Kohlrabi, Fennel, and Bing Cherry Salad

Kohlrabi, Fennel, and Bing Cherry Salad
Staff Writer
Kohlrabi, Fennel, and Bing Cherry Salad

Dan Goldberg

Kohlrabi, Fennel, and Bing Cherry Salad

This salad is beyond simple, but that’s what makes it so great. I love kohlrabi but feel like it often gets left behind because not many people recognize it.

To me, kohlrabi tastes sort of like a cross between a broccoli stem and a turnip, with nice refreshing notes and just a bit of bite. Most people think you have to cook kohlrabi, but just like Brussels sprouts, it's great simply raw in a salad, so long as it’s shaved thin and allowed to sit in the olive oil for just a minute to soften.


  • 2 bulbs kohlrabi, stalks and hard stems removed, halved lengthwise
  • 1 bulb fennel, stalks removed, and halved
  • 16 Bing cherries, pitted and halved
  • 2 tablespoons extra-virgin olive oil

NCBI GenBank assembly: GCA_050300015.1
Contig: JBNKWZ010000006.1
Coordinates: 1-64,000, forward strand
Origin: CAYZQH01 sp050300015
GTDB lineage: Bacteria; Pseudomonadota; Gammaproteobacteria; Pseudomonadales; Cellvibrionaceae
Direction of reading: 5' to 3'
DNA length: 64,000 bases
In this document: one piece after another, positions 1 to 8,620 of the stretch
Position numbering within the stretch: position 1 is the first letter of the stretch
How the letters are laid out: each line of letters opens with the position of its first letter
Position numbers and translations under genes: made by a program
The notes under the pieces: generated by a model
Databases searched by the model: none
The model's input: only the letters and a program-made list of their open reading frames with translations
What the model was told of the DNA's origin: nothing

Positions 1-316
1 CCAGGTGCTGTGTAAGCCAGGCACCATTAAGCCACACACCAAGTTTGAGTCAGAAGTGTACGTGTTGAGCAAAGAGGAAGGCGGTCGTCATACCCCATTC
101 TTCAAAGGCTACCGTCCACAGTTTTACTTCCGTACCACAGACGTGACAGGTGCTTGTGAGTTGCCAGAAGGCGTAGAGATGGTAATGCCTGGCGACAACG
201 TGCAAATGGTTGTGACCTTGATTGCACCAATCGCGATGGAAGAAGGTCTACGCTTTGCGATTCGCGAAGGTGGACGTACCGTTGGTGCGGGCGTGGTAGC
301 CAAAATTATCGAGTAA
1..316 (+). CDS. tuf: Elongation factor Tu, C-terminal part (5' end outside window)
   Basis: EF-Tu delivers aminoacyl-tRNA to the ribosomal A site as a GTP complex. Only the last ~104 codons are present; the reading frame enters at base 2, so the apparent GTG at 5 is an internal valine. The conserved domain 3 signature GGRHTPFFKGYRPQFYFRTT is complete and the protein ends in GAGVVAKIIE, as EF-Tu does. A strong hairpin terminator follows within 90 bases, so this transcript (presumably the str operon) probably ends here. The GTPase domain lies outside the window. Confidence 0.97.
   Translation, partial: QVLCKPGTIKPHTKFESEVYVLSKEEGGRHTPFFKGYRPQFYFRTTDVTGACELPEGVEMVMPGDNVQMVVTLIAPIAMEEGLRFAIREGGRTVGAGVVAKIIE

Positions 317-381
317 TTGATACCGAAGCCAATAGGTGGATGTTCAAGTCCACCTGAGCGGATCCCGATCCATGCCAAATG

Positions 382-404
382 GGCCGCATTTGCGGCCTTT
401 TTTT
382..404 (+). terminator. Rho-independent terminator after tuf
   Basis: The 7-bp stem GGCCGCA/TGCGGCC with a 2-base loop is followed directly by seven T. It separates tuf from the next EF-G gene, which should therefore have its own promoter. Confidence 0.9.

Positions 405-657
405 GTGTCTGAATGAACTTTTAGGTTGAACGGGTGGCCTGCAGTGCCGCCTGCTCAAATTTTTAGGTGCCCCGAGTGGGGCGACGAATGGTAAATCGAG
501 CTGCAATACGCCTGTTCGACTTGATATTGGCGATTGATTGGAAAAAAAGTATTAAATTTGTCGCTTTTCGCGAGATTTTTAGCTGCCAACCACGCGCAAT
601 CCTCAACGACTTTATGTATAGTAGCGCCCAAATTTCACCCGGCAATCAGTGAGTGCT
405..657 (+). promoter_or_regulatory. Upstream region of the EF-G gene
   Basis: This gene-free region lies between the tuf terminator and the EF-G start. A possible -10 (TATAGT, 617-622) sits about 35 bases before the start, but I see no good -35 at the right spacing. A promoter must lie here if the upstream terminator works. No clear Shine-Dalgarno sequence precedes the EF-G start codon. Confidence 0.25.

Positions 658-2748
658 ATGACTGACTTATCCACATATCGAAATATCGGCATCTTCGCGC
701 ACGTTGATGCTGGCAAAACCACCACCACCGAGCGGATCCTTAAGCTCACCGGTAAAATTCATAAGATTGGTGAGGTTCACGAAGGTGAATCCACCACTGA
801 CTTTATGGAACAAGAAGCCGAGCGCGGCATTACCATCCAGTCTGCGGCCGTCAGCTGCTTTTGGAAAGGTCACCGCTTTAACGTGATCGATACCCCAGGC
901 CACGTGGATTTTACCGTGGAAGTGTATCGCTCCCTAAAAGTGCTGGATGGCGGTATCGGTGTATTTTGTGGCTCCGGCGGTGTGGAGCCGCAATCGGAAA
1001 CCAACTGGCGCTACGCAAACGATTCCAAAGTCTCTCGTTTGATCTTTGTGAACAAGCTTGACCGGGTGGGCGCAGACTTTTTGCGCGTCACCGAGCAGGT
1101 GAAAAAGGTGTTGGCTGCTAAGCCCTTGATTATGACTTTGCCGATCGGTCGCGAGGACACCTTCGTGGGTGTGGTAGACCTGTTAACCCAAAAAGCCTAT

• 1 tablespoon preserved lemon, minced
  • Salt and freshly ground black pepper, to taste
  • 1 tablespoon fresh mint, torn, for garnish


Shave the kohlrabi very thinly on a mandolin, leaf-side down since the root side tends to be a bit woody. Next, shave the fennel very thinly on the mandolin, turning it to shave around the inner core.

Combine the kohlrabi and fennel in a large salad bowl. Add the cherries, oil, and preserved lemon, and season with salt and pepper, to taste. Toss to combine and let the salad sit for about 5 minutes to soften the kohlrabi. Garnish with the mint, and serve.

Kohlrabi Shopping Tip

Buy green leafy vegetables like arugula, watercress, and collards – they are good sources of vitamins A, C, and K and minerals like iron and calcium.

Kohlrabi Cooking Tip

Brighten up sandwiches or salads with small, tender leaves like spinach and add larger, tougher leaves like kale to soups and stews.